Junie B. Jones Is Not a Crook (Junie B. Jones, No. 9)

Junie B. Jones Is Not a Crook (Junie B. Jones, No. 9)

Barbara Park

Language: English

Pages: 80

ISBN: 0679883428

Format: PDF / Kindle (mobi) / ePub

Barbara Park’s New York Times bestselling chapter book series, Junie B. Jones, is a classroom favorite and has been keeping kids laughing—and reading—for more than twenty years. Over 60 million copies in print and now with a bright new look for a new generation!
Meet the World’s Funniest Kindergartner—Junie B. Jones! A terrible thing happened to Junie B.! And it’s called—someone took her new black furry mittens! And they kept them! They didn’t even put them in the Lost and Found at school. So when Junie B. finds a wonderful pen on the floor, she should be allowed to keep it, too. Right? That’s fair. Right? Right?
USA Today:
“Junie B. is the darling of the young-reader set.”
Publishers Weekly:
“Park convinces beginning readers that Junie B.—and reading—are lots of fun.”
Kirkus Reviews:
“Junie’s swarms of young fans will continue to delight in her unique take on the world. . . . A hilarious, first-rate read-aloud.”
“Junie B. Jones is a feisty six-year-old with an endearing penchant for honesty.”

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Pretty soon, Mrs. saw me out of my seat. She held my hand and marched me back to my table. “This is how fur hands look when they’re marching to my table,” I said. Mrs. plopped me in my chair. Then she pulled off my fur hands. And she put them on her desk. I did a sad sigh. “That is how fur hands look when they’re no longer in my possession,” I whispered to just myself. After that, I put my head on my desk. And covered up with my arms. And I didn’t come out for a real long time.

am Brownie. Lucille is Blackie. And that Grace is Yellowie. “I’M YELLOWIE!” shouted that Grace. “I’M BLACKIE!” shouted Lucille. “I’M BROWNIE!” I shouted. Only just then, I looked at my mittens. I did a frown. ’Cause there was a little bit of a problem here, I think. “Yeah, only how can I even be Brownie? ’Cause my horse paws are black. And so I am two different colors, apparently.” Lucille and that Grace did frowns, too. “Hmm,” said that Grace. “Hmm,” said Lucille. “Hmm,” I said. Just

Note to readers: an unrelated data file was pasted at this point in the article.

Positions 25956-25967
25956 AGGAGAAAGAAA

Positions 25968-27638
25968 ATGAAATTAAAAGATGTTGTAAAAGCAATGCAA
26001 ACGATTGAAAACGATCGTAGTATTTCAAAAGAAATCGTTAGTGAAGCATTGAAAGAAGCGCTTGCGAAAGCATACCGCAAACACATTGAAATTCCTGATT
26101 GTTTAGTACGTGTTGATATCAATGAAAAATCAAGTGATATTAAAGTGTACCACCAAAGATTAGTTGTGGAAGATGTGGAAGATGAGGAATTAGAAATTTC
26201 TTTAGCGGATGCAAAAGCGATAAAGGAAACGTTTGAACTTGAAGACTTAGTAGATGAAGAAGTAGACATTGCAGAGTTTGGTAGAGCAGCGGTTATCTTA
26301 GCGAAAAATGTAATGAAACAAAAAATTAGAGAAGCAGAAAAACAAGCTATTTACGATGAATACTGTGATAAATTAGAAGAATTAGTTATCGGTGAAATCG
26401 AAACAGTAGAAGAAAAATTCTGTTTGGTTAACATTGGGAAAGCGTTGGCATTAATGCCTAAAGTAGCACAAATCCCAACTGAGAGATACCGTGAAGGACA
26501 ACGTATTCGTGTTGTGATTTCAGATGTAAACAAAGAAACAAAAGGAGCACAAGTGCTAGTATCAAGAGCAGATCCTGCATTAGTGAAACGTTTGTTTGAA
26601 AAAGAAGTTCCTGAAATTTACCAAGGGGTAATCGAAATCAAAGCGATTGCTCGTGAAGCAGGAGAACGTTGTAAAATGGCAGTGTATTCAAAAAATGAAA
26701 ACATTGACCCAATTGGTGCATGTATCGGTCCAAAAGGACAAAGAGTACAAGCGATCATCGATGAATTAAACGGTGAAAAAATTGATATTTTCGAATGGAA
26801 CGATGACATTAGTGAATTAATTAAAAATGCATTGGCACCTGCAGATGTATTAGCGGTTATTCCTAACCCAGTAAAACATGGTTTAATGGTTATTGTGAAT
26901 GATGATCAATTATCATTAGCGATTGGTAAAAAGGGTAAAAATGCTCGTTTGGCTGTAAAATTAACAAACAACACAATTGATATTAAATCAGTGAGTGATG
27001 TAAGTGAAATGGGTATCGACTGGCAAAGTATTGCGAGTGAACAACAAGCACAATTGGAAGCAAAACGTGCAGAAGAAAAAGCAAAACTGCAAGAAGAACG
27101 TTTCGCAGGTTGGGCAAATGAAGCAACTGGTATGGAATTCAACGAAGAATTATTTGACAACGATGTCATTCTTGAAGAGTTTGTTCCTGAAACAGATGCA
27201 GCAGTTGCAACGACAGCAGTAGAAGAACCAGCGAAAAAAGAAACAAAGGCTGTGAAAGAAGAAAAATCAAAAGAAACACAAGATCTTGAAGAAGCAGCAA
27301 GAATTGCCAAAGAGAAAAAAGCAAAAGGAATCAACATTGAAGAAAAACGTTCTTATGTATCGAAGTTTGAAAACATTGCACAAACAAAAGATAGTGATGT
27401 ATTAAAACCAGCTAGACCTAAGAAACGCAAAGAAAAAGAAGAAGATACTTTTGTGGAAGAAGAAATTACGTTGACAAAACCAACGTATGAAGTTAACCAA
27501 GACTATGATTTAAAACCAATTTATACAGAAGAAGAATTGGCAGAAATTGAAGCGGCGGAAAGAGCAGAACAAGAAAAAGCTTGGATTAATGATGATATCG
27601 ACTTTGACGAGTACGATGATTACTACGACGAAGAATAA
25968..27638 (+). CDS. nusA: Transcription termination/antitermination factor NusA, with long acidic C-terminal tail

the Lost and Found. I stopped. “Oh no. I wish I didn’t even remember about that,” I said. “Now I have to take my pen to the Lost and Found. Or else I won’t wear a grin.” I did a frown. ’Cause something didn’t make sense here, that’s why. “Yeah, only I was already wearing a grin,” I said. “I weared a grin as soon as I saw this wonderful thing. And so taking it to the office will only make me sad.” I tapped on my chin. “Hmm. Maybe Principal is a little mixed up about this,” I said to just

“HOW MANY CHILDREN SEE THESE LOVELY THINGS? RAISE YOUR HANDS,” I hollered. Nobody raised their hands. “HOW MANY CHILDREN THINK THESE MITTENS ARE GORGEOUS? PLEASE COME FORWARD!” I yelled. Nobody came forward. I put my hands back down and walked to that Grace. “I couldn’t create any interest,” I said very glum. Only guess what? Just then, I spotted my other bestest friend named Lucille! I ran my fastest to greet her. “LUCILLE! LUCILLE! LOOK AT MY GORGEOUS NEW MITTENS! SEE THEM? THEY ARE

Personal Beeswax: A Journal by Junie B. (and me!) Junie B.’s Essential Survival Guide to School Barbara Park says: “Finders keepers, losers weepers… I used to love that poem when I was little. Whenever I would find a ‘treasure’ in the street, I would pick it up—happily sing Finders keepers, losers weepers—and carry it right home. Then came the day that I accidentally left my brand-new red shoes in the girls’ bathroom at school. By the time I ran back for them, they were already gone.

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